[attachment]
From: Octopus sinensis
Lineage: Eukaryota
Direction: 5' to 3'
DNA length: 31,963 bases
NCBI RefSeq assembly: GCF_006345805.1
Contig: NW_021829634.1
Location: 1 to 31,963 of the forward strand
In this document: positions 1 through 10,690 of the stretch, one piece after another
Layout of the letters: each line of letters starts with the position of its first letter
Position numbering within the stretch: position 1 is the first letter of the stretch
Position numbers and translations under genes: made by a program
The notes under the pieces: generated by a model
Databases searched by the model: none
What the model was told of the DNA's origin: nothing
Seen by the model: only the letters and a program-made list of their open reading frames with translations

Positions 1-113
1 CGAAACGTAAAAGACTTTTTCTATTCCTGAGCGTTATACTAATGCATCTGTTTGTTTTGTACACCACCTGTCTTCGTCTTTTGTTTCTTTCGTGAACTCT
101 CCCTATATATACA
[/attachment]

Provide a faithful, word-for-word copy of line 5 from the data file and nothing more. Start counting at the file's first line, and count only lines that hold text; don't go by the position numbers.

NCBI RefSeq assembly: GCF_006345805.1